We asked Hazel to share with us a little more about her research and her recent activities.
In February I gave a public lecture on Mahe in the Seychelles as part of my research with the Seychelles Islands Foundation (SIF) on the Seychelles Black parrot. It was a great turnout with the national press, conservation workers, and even school children! After the lecture I was interviewed for the national news and featured in a news article.
As one of the last few remaining endemic parrots in the Indian Ocean and the National Bird of the Seychelles, the Seychelles black parrot is found only on Praslin (an island in the Seychelles of only 38km2), with a population size of just 520-900 parrots. My research examined the evolutionary, genetic and morphometric distinctiveness between the Seychelles black parrot, and other lesser black parrot subspecies found on Grand Comoros and Madagascar.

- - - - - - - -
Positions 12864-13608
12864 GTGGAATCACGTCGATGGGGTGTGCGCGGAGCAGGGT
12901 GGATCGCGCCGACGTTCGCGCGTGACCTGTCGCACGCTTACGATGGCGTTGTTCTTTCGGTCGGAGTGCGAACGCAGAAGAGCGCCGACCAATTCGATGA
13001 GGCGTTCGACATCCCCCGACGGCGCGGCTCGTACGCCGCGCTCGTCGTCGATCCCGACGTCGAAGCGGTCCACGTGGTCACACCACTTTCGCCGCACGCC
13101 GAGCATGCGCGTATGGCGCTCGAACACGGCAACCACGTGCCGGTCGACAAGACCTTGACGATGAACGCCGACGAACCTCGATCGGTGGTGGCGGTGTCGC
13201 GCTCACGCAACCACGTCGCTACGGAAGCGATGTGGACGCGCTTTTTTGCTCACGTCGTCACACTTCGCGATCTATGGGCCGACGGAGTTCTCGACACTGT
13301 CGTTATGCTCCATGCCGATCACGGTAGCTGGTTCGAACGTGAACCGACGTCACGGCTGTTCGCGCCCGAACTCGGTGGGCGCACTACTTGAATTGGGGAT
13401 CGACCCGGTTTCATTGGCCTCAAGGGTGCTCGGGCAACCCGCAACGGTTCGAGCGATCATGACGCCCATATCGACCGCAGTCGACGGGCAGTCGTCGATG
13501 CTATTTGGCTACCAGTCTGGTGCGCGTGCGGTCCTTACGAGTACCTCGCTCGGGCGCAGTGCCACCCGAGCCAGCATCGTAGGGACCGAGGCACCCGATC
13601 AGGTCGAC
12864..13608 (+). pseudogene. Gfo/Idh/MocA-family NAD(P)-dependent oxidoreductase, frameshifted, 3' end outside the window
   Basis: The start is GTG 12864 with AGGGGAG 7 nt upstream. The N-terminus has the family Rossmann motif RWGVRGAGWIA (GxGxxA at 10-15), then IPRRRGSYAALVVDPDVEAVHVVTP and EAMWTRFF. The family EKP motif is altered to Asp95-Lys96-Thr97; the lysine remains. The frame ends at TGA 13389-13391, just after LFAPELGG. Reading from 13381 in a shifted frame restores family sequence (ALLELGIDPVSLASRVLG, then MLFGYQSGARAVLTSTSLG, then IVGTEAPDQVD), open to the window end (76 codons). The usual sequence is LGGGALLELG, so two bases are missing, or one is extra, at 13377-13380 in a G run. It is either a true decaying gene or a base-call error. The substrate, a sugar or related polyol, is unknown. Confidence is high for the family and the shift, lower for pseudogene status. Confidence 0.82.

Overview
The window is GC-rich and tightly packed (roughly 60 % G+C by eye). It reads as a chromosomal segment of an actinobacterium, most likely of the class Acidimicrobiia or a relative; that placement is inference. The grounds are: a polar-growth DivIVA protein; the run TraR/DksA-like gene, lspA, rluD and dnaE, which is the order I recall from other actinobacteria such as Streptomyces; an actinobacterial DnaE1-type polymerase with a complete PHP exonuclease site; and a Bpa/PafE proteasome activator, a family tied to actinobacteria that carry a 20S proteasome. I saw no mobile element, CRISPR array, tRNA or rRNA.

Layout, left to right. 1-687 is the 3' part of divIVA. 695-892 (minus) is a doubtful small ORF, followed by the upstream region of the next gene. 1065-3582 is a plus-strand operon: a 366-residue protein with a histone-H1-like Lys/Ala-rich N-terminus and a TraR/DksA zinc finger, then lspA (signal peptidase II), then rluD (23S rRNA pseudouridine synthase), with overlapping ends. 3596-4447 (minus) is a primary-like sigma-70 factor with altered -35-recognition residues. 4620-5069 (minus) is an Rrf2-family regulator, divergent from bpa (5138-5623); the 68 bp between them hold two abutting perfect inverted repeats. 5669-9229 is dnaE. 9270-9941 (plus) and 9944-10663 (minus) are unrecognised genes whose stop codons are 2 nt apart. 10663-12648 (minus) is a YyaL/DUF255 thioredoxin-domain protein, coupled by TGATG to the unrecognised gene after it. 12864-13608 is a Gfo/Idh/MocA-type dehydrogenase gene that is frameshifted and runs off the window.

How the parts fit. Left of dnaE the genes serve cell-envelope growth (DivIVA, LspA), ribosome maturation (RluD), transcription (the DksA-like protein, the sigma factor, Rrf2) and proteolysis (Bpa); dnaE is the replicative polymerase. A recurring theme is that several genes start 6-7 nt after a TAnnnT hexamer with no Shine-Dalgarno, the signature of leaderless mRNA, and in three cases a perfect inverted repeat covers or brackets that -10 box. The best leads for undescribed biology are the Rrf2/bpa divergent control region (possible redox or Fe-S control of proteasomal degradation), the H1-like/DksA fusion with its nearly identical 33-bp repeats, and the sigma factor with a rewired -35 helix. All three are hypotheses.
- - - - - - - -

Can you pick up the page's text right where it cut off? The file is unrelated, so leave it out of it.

Excitingly as a result of this research, in combination with ecological and behavioural studies, the Seychelles black parrot has now been reclassified to full species status by Birdlife International, and has been reclassified as endangered by the IUCN. This is a great outcome for SIF and will enable them to direct future funding and research towards conservation of this unique black parrot.